World Alzheimer’s Month – Support is available

World Alzheimer’s Month – Support is available

This September is World Alzheimer’s Month and the local NHS in West Lancashire is reassuring residents that services have been adapted so that support is available for people living with dementia and those who care for them during the ongoing pandemic.

Dementia affects more than 50 million people worldwide, with a new case occurring every three seconds. Although there are over 100 different types of dementia, Alzheimer’s is the most common type of dementia in the UK.

Dr Ros Bonsor, local GP and clinical mental health lead for NHS West Lancashire Clinical Commissioning Group (CCG), said: “World Alzheimer’s Month is a great opportunity to raise awareness of the signs and symptoms and let people know about the support available.

“The first sign of Alzheimer’s is usually minor memory problems which are easily dismissed as part of getting older. If you think you or a loved one may be experiencing dementia symptoms, do not delay speaking to your GP. Getting an accurate and early diagnosis can give you the best chance to prepare and plan for the future, as well as receive any treatment or support that may help.”

As the condition develops, memory problems become more severe and further symptoms can develop, such as:

  • Confusions, disorientation and getting lost in familiar places
  • Difficulty planning or making decisions
  • Problems with speech and language
  • Problems moving around without assistance or performing self-care tasks
  • Personality changes, such as becoming aggressive, demanding, and suspicious of others
  • Hallucinations (seeing or hearing things that are not there) and delusions (believing things that are untrue)
  • Low mood or anxiety.

Phil Winnard, mental health service delivery manager for NHS West Lancashire CCG, said: “Living with dementia at any time brings challenges and we know the COVID-19 pandemic will be making things harder for people. It is important that you remember that you’re not alone.

“Although some services are working differently at the moment, we’d like to reassure residents that there are resources, support and advice available for people affected by dementia. Due to the pandemic some group activities and one-to-one support sessions are being delivered by telephone or online which also means that these are more easily accessed from your home.”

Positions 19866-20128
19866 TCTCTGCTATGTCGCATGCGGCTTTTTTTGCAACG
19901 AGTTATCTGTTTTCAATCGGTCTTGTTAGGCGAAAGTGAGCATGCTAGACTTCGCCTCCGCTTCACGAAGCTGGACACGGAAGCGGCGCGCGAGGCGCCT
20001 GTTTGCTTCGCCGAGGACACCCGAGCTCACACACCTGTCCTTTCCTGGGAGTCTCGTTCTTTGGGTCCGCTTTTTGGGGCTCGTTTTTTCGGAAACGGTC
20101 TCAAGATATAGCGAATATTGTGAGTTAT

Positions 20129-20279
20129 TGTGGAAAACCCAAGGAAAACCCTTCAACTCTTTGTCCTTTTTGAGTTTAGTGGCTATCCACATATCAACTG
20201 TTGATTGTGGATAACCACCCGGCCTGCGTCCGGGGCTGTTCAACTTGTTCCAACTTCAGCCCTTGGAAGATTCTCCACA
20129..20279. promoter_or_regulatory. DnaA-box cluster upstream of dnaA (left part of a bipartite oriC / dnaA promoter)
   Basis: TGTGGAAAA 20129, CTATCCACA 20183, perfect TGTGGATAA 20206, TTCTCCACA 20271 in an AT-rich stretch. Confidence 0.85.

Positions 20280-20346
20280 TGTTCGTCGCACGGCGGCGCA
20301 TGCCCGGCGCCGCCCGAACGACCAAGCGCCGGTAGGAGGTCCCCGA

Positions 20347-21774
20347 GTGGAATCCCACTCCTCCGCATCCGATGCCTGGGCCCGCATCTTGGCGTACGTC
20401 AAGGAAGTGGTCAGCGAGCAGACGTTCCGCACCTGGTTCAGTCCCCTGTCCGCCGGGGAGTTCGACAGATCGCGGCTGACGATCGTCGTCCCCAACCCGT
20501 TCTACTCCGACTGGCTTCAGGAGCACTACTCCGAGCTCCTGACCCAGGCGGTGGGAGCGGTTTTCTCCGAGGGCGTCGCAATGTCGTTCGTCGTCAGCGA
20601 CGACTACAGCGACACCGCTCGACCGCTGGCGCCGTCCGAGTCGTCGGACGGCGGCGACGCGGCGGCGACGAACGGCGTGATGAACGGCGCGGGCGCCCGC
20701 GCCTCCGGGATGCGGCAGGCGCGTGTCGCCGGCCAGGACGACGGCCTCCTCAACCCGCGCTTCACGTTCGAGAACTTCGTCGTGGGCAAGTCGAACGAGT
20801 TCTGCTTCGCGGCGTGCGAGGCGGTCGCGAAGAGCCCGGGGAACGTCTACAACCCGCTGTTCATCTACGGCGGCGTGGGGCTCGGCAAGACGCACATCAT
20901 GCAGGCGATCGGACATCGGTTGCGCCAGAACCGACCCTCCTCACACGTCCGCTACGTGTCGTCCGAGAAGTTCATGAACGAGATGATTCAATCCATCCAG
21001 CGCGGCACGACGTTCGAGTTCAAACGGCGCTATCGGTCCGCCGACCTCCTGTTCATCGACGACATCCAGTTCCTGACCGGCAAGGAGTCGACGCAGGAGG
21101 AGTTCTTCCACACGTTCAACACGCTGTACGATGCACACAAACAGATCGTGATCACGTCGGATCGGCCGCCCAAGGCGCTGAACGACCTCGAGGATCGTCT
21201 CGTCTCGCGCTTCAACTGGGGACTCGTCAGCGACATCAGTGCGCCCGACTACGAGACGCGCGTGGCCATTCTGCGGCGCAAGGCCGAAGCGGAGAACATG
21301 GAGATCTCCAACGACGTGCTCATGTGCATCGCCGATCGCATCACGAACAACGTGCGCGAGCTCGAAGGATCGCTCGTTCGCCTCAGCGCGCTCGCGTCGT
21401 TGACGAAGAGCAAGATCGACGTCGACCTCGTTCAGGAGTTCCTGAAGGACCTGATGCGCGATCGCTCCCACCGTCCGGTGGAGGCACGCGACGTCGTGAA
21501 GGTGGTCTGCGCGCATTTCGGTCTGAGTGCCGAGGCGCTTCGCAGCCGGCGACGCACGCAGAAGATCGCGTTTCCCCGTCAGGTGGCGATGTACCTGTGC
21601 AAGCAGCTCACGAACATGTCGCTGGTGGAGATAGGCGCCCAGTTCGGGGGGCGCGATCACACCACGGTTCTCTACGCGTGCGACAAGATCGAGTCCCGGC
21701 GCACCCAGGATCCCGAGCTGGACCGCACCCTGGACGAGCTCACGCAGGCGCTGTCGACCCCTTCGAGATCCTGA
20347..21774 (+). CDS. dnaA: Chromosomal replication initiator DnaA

Chris Lawson, from Alzheimer’s Society, said: “We’re here to help you meet the challenges ahead. Dementia Connect offers a whole range of dementia support, by phone, online and face to face. It’s free for anyone to use, easy to access, and puts you in touch with our dementia advisers who will talk you through the right support.

“You’re no different a person after a diagnosis of dementia than you were the day before it, and as new challenges develop we’ll work with you to find ways to help you stay involved with what matters to you and your day to day life.

Dementia services, support, and advice useful links:

  • To find local support near you use the Alzheimer’s Society dementia directory tool
  • If you need dementia support, call the Alzheimer’s Society’s Dementia Connect support line for personalised information, support and advice on 0333 150 3456.
  • For general information about services and dementia queries in West Lancashire please email:
  • The Dementia Community Links service offers vital support to individuals living with dementia or a memory concern, and their carers. They continue to support individuals throughout the Coronavirus pandemic to maintain independent living and their trained staff support individuals by phone (and digital platforms where appropriate) – to refer onto this service call 0300 303 1234 or email

Coronavirus (COVID-19) and dementia useful links:

Alzheimer’s Society: Coronavirus information for people affected by dementia 

Dementia UK: Coronavirus questions and answers